China summons Filipino envoy as Marcos lauds Taiwan leader’s election

China summons Filipino envoy as Marcos lauds Taiwan leader’s election

By John Victor D. Ordoñez, Reporter

THE CHINESE Foreign Ministry has summoned the Philippine ambassador to China after President Ferdinand R. Marcos, Jr. expressed intent to work with Taiwan’s newly elected president, China’s foreign ministry said on Tuesday.

“The Chinese side is strongly dissatisfied and resolutely opposes this,” Chinese Foreign Ministry spokesperson Mao Ning told a regular news conference, referring to Mr. Marcos’ message to Taiwan president-elect William Lai Ching-te.

She said Assistant Chinese Minister Nong Rong had summoned Philippine Ambassador to China Jaime A. FlorCruz to “give the Chinese side a reasonable explanation” for the Philippine Chief Executive’s congratulatory comments to Taiwan’s new leader.

In an X post, Mr. Marcos said he looks forward to “close collaboration, strengthening mutual interests, fostering peace and ensuring prosperity for our peoples in the years ahead.”

“On behalf of the Filipino people, I congratulate President-elect Lai Ching-te on his election as Taiwan’s next president,” he said as world leaders, including US Secretary of State Antony Blinken, recognized the new Taiwanese leader.

In his response, Mr. Lai recognized the “enduring friendship” between the Philippines and Taiwan.

“I look forward to enhancing our economic and people-to-people ties while championing democracy, peace & prosperity in the region,” he said on X.

Following this exchange, the Department of Foreign Affairs (DFA) of the Philippines said Manila would remain committed to the One-China Policy.

“The Department of Foreign Affairs reaffirms the principles contained in the Joint Communique of the Government of the Republic of the Philippines and the Government of the People’s Republic of China signed by President Ferdinand E. Marcos and Premier Zhou Enlai on 9 June 1975,” the DFA said in a statement on Sunday.

Mr. Marcos’ congratulatory statement was “his way” of thanking Taiwan for hosting about 200,000 overseas Filipino workers as Manila and Taipei “share mutual interests,” the DFA said.

In a separate statement, the Chinese Foreign Ministry referred to Marcos’ remarks as “a grave violation of the one-China principle and the communiqué on the establishment of China-Philippine diplomatic relations and a breach of the Philippines’ political commitment to China.”

Earlier, China’s Taiwan Office spokesperson Chen Binhua said the elections would not “change the basic landscape and development trend of cross-Strait relations.”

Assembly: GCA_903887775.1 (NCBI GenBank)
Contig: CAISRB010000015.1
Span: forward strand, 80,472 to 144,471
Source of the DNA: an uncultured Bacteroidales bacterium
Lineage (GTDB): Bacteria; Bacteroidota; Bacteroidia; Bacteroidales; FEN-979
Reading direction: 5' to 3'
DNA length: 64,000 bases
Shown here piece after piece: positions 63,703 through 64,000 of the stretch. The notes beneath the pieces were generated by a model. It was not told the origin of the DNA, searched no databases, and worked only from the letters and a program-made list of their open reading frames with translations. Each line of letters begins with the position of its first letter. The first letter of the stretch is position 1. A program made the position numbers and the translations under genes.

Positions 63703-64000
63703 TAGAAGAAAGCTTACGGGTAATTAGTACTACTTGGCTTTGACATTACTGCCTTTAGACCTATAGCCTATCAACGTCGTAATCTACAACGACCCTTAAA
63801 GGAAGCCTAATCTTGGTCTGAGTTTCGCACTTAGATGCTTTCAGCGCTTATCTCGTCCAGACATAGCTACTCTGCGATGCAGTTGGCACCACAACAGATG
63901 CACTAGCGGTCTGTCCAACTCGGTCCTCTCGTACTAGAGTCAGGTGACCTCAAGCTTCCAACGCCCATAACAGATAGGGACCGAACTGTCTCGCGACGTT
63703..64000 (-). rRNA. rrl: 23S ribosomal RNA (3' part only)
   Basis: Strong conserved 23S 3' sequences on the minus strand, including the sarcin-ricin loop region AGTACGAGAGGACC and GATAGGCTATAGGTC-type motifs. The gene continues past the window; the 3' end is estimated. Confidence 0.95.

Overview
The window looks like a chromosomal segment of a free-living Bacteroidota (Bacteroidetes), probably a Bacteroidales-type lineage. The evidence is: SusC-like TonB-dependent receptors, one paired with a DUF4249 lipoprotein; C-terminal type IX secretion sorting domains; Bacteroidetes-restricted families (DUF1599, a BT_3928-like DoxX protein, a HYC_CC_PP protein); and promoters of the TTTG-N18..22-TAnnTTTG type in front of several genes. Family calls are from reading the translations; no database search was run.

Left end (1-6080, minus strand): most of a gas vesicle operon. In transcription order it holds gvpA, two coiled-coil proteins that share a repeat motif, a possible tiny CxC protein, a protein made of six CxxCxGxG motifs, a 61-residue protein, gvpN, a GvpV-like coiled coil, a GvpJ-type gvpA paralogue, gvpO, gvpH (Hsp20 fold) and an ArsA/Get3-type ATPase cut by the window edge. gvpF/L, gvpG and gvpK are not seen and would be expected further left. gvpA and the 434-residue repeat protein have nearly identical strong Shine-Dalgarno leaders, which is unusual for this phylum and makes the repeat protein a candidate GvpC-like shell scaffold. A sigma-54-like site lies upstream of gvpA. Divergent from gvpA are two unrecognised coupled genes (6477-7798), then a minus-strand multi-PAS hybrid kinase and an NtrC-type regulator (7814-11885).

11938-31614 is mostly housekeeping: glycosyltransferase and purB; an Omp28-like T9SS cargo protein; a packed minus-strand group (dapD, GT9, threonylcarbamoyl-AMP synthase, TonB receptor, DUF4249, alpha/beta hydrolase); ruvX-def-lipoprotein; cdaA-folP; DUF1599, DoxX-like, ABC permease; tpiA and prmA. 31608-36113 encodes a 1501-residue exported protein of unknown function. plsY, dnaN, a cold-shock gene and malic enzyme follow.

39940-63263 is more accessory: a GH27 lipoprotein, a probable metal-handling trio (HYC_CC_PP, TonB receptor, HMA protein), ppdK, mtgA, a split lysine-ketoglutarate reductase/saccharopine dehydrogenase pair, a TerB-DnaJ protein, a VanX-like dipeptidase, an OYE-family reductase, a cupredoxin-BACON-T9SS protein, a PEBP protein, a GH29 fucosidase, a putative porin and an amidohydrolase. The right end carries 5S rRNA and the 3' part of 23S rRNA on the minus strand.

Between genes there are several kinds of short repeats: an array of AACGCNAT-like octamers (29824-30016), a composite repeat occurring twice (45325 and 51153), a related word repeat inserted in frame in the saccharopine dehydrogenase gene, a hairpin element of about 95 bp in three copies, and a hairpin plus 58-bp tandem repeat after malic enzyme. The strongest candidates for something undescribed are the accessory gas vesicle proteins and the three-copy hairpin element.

Taiwan, which has been independent from China since 1949, is still seen as a “renegade province” by Beijing.

“It is important to note how Beijing has also defied diplomatic protocols many times against Manila’s interests, such as holding a surprise meeting with the former president (Rodrigo R. Duterte),” Don Mclain Gill, an international relations lecturer at De La Salle University, said in a Facebook Messenger chat.

“Therefore, there was nothing wrong with what President Marcos Jr. said,” Mr. Gill said. “Taiwan is of crucial importance to the Philippines and the Filipino people for evident commercial and socio-economic reasons.”

While the Philippines’ DFA clarified the government’s adherence to the One China Policy, he said “it is clear how Manila sought to illustrate its political autonomy while also highlighting the need for democracies to work together amidst revisionist forces in the region.” 

The election of Mr. Lai followed a year that saw increased tensions in the region involving China, which also claims the South China Sea almost in its entirety.

“The election result in Taiwan is a good reminder to the Philippines on the importance of the voice of the people in fighting for national sovereignty,” Chester B. Cabalza, founder of Manila-based International Development and Security Cooperation, said via Messenger chat.

The two countries are “natural neighbors that should be backing each other amid insecurities posed by China’s aggression in the region,” he said.

Mr. Cabalza also noted that Taiwan is a South China Sea claimant and its bond with the Philippines could boost a rules-based order in one of the world’s most important waterways.

The win of a pro-democracy leader in Taiwan gives an overview of the upcoming election in the Philippines next year, he said, which should be “a referendum of our case in the West Philippine Sea.” — with a report from Kyle Aristophere T. Atienza